He eventually arrived at Stalag Luft 3 where he met up with Flying Officer (FO) Curione and 2nd Lt. Hilzner. Seven months later the PoWs were forced marched through Germany ending up at Stalag 7a where he and his fellow PoWs were liberated by US forces.

Sgt. Leeming and Sgt. Tengler perished in the explosion.

2nd Lt. Bomar, 2nd Lt. Lade, 2nd Lt. Hilzner, FO. Curione, S/Sgt. Klein and Sgt. Bohl were all reported to have been captured at 09:40 hrs in the district of Harburg in Hamburg.

(1) The fate of Sgt. Kane was unknown until a General Military Government Court was convened in Dachau, Germany, between the 31st January and 7th February 1947.

Three German nationals were charged in that they did, at or near Neu Wulmstorf, Germany, on or about the 20th June 1944, wilfully, deliberately and wrongfully encourage, aid abet and participate in the killing of a member of the United States Army, believed to be Sgt. William N. Kane, ASN 32824677, who was then and there a surrendered and unarmed PoW in the custody of the then German Reich.

The three accused were:

Ernst Böhrs who was farmer by profession and a member of the Nazi party;

Peter Brümmer who was a factory foreman by profession and a member of the Nazi party;

Hermann Dammann who was a former Zellenleiter (Nazi party cell leader), Volkssturm (Home Guard) leader and a member of the Nazi party.

The court heard that Sgt. Kane had been captured by a German civilian named Quast. He and a second German named Eggers were escorting Sgt. Kane to a Kaserne (Military barracks) when they encountered Böhrs, Brümmer and Dammann on the road. Quast testified that two or all three, without any warning, immediately started to attack Sgt. Kane.

The airman was knocked into the ditch, alongside the road, by the assault. Both Böhrs and Brümmer were seen to beat the airman about the head with their steel helmets. Dammann used the butt of his rifle to also beat the airman about the head and then used it to hold his head under the water and mud in the ditch. Quast tried to push them away from the airman but Dammann confronted him with his rifle and told him to step aside.

Quast was not sure if the airman died as a result of the beatings or from the so-called ‘mercy shot’ fired by an unidentified German soldier after Sgt. Kane had been pulled from the ditch and showed some signs of life.

The defence of Dammann claimed that when he arrived at the scene the airman was already in the ditch and that it was an unnamed Wehrmacht soldier who beat the airman with his rifle butt. It was also claimed that the airman’s name was Schwabe and that his papers contained the word “Canada”. A witness for the defence also claimed that a Wehrmacht Sgt. named Feix admitted to beating and shooting the airman.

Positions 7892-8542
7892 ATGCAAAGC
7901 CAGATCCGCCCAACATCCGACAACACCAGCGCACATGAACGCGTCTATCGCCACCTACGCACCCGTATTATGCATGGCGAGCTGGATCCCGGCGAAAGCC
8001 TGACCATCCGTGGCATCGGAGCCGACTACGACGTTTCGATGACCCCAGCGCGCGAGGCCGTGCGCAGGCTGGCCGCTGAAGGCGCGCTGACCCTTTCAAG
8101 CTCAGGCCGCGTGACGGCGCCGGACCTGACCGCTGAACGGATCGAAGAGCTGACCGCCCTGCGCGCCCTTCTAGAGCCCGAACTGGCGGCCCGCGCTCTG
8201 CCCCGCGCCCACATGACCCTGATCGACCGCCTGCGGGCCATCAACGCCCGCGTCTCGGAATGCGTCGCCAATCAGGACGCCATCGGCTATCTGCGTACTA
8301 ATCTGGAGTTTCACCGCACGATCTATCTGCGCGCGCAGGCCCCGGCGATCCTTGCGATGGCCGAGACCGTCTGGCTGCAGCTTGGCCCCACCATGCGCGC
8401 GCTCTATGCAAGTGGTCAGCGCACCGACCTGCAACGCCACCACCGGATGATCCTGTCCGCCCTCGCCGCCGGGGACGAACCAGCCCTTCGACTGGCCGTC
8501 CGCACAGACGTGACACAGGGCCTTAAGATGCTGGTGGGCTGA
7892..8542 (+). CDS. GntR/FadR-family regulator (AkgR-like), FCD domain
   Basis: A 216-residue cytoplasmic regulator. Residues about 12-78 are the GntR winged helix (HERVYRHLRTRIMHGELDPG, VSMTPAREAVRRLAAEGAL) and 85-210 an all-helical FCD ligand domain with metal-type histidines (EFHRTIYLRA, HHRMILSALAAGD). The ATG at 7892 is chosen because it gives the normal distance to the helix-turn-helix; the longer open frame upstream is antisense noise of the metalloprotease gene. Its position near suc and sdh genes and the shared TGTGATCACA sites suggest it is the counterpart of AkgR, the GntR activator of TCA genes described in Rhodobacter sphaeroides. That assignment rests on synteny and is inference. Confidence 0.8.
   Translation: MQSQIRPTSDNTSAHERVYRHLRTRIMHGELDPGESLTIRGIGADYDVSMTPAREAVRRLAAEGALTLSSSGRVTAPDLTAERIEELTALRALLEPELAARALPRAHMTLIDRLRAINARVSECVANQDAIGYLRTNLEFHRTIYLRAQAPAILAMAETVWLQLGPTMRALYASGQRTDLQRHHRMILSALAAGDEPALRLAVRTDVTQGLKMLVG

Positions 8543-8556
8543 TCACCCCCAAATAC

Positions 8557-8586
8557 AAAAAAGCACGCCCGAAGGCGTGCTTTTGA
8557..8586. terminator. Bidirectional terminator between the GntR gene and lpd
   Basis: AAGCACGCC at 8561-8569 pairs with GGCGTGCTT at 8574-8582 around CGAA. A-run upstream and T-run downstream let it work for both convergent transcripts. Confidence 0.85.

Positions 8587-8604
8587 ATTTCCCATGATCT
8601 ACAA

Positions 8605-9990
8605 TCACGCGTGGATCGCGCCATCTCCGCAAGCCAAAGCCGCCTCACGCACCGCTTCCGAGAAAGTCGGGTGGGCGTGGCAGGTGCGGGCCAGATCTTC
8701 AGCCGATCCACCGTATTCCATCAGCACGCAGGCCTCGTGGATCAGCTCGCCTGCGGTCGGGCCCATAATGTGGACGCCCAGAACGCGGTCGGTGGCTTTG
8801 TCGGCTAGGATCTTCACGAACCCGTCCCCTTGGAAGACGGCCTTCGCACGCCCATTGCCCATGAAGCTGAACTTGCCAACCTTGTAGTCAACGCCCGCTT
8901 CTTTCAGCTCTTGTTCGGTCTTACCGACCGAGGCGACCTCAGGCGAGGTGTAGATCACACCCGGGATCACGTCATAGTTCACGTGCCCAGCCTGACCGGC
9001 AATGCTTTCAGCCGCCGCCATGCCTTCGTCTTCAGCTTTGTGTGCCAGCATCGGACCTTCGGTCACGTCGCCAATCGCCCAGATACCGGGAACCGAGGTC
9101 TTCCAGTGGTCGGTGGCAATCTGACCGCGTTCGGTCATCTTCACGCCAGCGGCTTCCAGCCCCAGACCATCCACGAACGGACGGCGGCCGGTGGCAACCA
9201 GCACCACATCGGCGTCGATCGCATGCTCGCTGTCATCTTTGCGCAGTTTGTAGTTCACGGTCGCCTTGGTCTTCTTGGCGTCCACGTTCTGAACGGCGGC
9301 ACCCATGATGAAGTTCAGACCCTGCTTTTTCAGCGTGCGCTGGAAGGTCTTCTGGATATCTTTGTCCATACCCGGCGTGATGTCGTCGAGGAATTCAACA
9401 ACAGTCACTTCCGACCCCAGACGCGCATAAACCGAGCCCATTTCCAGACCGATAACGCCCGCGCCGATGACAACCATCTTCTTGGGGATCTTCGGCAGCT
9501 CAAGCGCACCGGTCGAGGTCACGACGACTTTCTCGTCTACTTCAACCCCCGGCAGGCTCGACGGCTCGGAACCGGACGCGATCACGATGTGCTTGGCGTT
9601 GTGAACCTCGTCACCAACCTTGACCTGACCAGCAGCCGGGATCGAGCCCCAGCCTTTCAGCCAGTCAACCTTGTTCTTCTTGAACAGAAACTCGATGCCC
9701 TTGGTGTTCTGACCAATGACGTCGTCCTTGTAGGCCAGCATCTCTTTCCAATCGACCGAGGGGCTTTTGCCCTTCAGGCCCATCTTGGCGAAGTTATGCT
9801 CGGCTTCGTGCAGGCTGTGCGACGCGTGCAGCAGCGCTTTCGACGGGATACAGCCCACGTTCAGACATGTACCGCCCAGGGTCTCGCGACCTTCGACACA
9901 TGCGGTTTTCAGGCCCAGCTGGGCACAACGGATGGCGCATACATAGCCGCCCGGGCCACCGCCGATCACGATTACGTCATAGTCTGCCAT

This was essentially the defence for the other two accused coupled with the claim that the main witness for the prosecution was unsure if they were present when the airman was beaten.

The court decided that there was sufficient evidence to find the accused guilty of the charge and sentenced:

Böhrs to 7 years imprisonment commencing on the 11th May 1945. The final disposition of his sentence is unknown.

Brümmer to 20 years imprisonment on the 11th May 1945. This was later reduced to 18 years and he was paroled in June 1957.

Dammann to death by hanging. The sentence was later commuted to life imprisonment and then reduced to 33 years. The final disposition of his sentence is unknown.

Burial Details:

Sgts Leeming and Tengler were buried in the Cemetery at Ohlsdorf in Hamburg. No burial location was recorded for Sgt. Kane.

Above: Sgt. Kane photograph and grave marker (credit: Fields of Honor and Des Philippet - FindAGrave)

Sgt. William H. Kane. Purple Heart. Recovered in January 1946 and interred in the Netherlands American Cemetery, Plot 3B, row 7, Grave 157 as X-2130. Relocated to Plot H, Row 15, Grave 7. Born on the 28th October 1916 in Pennsylvania. Son of Albert and Cecelia (née Gellin) Kane. Husband to Myrtle K. (née Gardner) Kane of Long Island, New York, USA.

Sgt. Albert W. Leeming. Recovered and interred in the Ardennes American Cemetery, Plot O, Row 9, Grave 211. Repatriated and reinterred at the Oak Grove Cemetery, Fall River, Bristol County, Massachusetts. Born on the 22nd August 1924 in Massachusetts. Son of William Joseph and Ethel (née Murray) Leeming of Fall River, Bristol County, Massachusetts, USA.

Sgt. Edwin E. Tengler. Recovered and interred in the Ardennes American Cemetery, Plot O, Row 9, Grave 212. Repatriated and reinterred at the Saint Rose Cemetery, Schulenburg, Texas. Born on the 15th January 1922 in Fayette County, Texas. Son of Emil Ernst and Marie E. (née Vacek) Tengler of Fayette County, Texas, USA.

Researched by Ralph Snape and Traugott Vitz for Aircrew Remembered and dedicated to the relatives of this crew with additional thanks to Traugott for his work on theVitzArchive’.